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Home ▸ Catalog ▸ |Themes & Provenance| ▸ |Gods, Non-Olympian| ▸ |Janus||View Options:  |  |  | 

Janus

Janus was the Roman god of gates, doors, doorways, time, beginnings, and endings. He is depicted with two faces in opposite directions; one looks back into the past, while the other simultaneously looks forward into the future. He is the namesake of the month January.

Syracuse, Sicily, Timoleon and the Third Democracy, c. 344 - 317 B.C.

|Syracuse|, |Syracuse,| |Sicily,| |Timoleon| |and| |the| |Third| |Democracy,| |c.| |344| |-| |317| |B.C.|, |dilitron|
Threatened by Carthage and dominated by Hiketas, the tyrant of Leontini, Syracusans sent an appeal for help to their mother city, Corinth. By a unanimous vote Corinth selected Timoleon to set sail for Sicily with a few leading citizens of Corinth and a small troop of Greek mercenaries. After defeating Hiketas, Timoleon put order to Syracuse' affairs and established a democratic government. He repelled Carthage in several wars, ending with a treaty which divided the island. Timoleon then retired without any title or office, though he remained practically supreme. He became blind before his death, but when important issues were under discussion he was carried to the assembly to give his opinion, which was usually accepted. When he died the citizens of Syracuse erected a monument to his memory, afterward surrounded with porticoes, and a gymnasium called Timoleonteum.
GI95238. Silver dilitron, SNG ANS 518; SNG Cop 717; SNG MŁnchen 1126; BMC Sicily p. 186, 283; Weber 1644; HGC 2 1373 (R2), VF, well centered, very dark toning, porosity, edge crack, weight 1.226 g, maximum diameter 14.3 mm, die axis 45o, Syracuse mint, c. 344 - 317 B.C.; obverse laureate Janiform female head, ΣYPAKOΣI-ΩN upward on left, two dolphins nose to nose on right; reverse horse galloping right, barley ear right above, N below; ex Forum (2018); rare; $450.00 SALE |PRICE| $405.00


Lampsakos, Mysia, c. 500 - 450 B.C.

|Lampsakos|, |Lampsakos,| |Mysia,| |c.| |500| |-| |450| |B.C.|, |diobol|
Lampsakos was founded by Greek colonists from Phocaea in the 6th century B.C. Soon afterward it became a main competitor of Miletus, controlling the trade roots in the Dardanelles. During the 6th and 5th centuries B.C., Lampsacus was successively dominated by Lydia, Persia, Athens, and Sparta. Artaxerxes I assigned it to Themistocles with the expectation that the city supply the Persian king with its famous wine. When Lampsacus joined the Delian League after the battle of Mycale in 479 B.C., it paid a tribute of twelve talents, a testimony to its wealth.
GA95210. Silver diobol, Baldwin Lampsakos, group A, type I, pl. V, 8; AMNG III 14; SNGvA 7390; SNG BnF 1126; SNG Ashmolean 653; SNG Cop 184; Rosen 524; SGCV II 3879, EF, well centered, dark toning, a few light marks, reverse die damaged, weight 1.230 g, maximum diameter 11.8 mm, die axis 180o, Lampsakos (Lapseki, Turkey) mint, c. 500 - 450 B.C.; obverse janiform female heads, each wearing stephanos, with central earring; reverse head of Athena left, wearing Corinthian helmet, within incuse square; ex Forum (2018); $290.00 SALE |PRICE| $261.00


Roman Republic, Anonymous, 211 - 206 B.C.

|before| |150| |B.C.|, |Roman| |Republic,| |Anonymous,| |211| |-| |206| |B.C.|, |as|
Janus (or Ianus) was the god of gates, doors, doorways, beginnings and endings. He is most often depicted as having two faces or heads, facing in opposite directions. Janus is believed to be one of the few major deities in Roman mythology that does not have a Greek origin or counterpart.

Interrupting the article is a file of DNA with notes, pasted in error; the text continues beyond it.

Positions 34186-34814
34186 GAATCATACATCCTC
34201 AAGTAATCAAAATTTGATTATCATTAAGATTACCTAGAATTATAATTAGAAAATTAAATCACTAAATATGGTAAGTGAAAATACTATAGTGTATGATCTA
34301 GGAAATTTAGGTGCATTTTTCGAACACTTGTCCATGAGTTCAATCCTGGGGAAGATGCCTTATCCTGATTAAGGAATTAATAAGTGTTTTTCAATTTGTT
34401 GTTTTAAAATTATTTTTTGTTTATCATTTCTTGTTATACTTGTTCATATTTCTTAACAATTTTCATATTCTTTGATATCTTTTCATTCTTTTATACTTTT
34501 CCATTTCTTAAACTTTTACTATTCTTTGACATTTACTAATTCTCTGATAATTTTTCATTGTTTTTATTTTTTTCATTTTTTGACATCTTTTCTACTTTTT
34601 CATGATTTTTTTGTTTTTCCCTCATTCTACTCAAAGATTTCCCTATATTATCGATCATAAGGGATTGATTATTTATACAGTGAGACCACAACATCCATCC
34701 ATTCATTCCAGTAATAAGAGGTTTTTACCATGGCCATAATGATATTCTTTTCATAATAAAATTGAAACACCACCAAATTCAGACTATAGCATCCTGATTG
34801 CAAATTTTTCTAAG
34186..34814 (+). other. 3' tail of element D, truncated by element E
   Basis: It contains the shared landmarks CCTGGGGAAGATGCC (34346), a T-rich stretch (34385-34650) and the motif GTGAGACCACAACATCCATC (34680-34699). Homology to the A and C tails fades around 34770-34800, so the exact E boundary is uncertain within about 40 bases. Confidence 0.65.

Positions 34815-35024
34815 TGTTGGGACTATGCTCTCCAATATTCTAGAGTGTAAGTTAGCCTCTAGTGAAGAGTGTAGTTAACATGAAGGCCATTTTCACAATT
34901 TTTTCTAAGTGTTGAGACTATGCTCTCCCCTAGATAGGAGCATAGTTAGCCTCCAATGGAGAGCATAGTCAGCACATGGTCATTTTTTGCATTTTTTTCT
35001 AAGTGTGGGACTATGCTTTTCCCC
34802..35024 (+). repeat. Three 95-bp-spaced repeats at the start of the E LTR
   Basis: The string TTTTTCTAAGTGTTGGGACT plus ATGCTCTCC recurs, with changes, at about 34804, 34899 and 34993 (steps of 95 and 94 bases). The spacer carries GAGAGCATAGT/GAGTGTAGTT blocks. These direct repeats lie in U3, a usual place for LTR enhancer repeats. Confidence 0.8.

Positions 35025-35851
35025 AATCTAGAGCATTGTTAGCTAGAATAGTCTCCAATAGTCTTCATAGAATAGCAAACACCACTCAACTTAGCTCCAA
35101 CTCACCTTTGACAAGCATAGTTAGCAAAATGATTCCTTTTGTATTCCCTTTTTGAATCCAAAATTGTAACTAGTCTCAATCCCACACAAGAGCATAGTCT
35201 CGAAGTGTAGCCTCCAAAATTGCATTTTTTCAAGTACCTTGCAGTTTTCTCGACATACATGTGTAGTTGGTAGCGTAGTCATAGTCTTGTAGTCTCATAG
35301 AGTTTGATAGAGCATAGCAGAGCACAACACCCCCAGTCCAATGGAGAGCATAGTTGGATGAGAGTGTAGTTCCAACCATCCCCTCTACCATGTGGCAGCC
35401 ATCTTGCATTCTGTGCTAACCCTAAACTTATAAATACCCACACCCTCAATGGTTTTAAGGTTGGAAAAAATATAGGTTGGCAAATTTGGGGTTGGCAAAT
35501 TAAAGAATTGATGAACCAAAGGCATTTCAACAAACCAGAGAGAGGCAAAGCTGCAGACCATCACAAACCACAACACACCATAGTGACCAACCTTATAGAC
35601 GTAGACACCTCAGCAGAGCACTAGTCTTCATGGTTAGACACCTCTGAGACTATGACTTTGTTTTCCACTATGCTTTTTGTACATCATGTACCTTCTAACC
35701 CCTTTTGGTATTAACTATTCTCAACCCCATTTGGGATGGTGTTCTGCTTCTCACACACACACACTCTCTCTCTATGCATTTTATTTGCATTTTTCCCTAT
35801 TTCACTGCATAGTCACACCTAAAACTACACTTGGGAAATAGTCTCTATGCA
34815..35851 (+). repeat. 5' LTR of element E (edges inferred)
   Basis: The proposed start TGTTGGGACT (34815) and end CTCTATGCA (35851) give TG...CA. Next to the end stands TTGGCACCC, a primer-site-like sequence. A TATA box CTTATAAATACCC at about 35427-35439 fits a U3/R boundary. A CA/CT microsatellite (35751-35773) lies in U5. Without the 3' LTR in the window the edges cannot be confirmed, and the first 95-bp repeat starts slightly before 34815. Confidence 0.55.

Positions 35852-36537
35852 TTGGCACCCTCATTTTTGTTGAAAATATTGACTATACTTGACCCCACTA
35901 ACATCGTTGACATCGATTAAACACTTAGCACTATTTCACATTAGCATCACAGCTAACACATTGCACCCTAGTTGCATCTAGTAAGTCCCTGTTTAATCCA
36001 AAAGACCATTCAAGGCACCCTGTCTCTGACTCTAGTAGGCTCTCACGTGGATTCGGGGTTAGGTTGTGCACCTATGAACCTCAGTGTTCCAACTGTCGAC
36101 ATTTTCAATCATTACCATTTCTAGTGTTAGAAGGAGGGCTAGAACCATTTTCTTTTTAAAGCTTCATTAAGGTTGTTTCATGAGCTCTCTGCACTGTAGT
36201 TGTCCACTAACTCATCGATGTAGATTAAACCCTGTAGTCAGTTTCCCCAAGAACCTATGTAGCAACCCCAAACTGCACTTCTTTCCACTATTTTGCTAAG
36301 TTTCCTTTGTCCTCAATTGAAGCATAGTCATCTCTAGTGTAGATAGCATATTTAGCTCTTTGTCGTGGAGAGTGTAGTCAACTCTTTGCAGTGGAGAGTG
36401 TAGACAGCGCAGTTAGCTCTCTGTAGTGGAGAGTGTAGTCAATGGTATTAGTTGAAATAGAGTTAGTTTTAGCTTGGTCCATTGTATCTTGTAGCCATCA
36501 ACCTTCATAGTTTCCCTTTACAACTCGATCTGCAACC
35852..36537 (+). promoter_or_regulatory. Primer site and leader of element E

RR88221. Bronze as, Crawford 56/2, Sydenham 143, BMCRR Rome 373 ff., SRCV I 627, F, green patina, crack, porous, weight 29.386 g, maximum diameter 33.3 mm, die axis 180o, Rome mint, 211 - 206 B.C.; obverse laureate head of bearded Janus, I (mark of value) above, countermark: head right in round punch; reverse war galley prow right, I (mark of value) above, ROMA in exergue; ex Moneta Numismatic Services; $130.00 SALE |PRICE| $117.00


Roman Republic, OPEI (Q. Opeimius?), 169 - 157 B.C.

|before| |150| |B.C.|, |Roman| |Republic,| |OPEI| |(Q.| |Opeimius?),| |169| |-| |157| |B.C.|, |as|
In Roman mythology, Janus (or Ianus) was the god of gates, doors, doorways, and of beginnings and endings. Janus is believed to be one of the few major deities in Roman mythology that does not have a Greek origin or counterpart.
RR88348. Copper as, Crawford 190/1, Sydenham 363, BMCRR Rome 598, RBW Collection 811, SRCV I 701, F, bumps and marks, obverse off center, small edge splits/cracks, weight 26.339 g, maximum diameter 31.0 mm, die axis 45o, Rome mint, 169 - 157 B.C.; obverse laureate head of bearded Janus, I (mark of value) above, linear border; reverse galley prow right, OPEI above, I (mark of value) right, ROMA below, linear border; $90.00 SALE |PRICE| $81.00


Roman Republic, Quintus Marcius Libo, 148 B.C. (Perhaps a Later Imitative)

|150-100| |B.C.|, |Roman| |Republic,| |Quintus| |Marcius| |Libo,| |148| |B.C.| |(Perhaps| |a| |Later| |Imitative)|, |as|
Janus (or Ianus) was the god of gates, doors, doorways, beginnings and endings. He is most often depicted as having two faces or heads, facing in opposite directions. Janus is believed to be one of the few major deities in Roman mythology that does not have a Greek origin or counterpart.
RR88441. Bronze as, cf. Crawford 215/2b, RBW Collection 917, Sydenham 396a, SRCV I 724, Fair, rough, weight 18.116 g, maximum diameter 30.8 mm, die axis 135o, Rome mint, 148 B.C.; obverse laureate head of bearded Janus, I above; reverse prow right, Q. MARC above (MA ligate), LIBO or I before, ROMA below; $16.00 SALE |PRICE| $14.40







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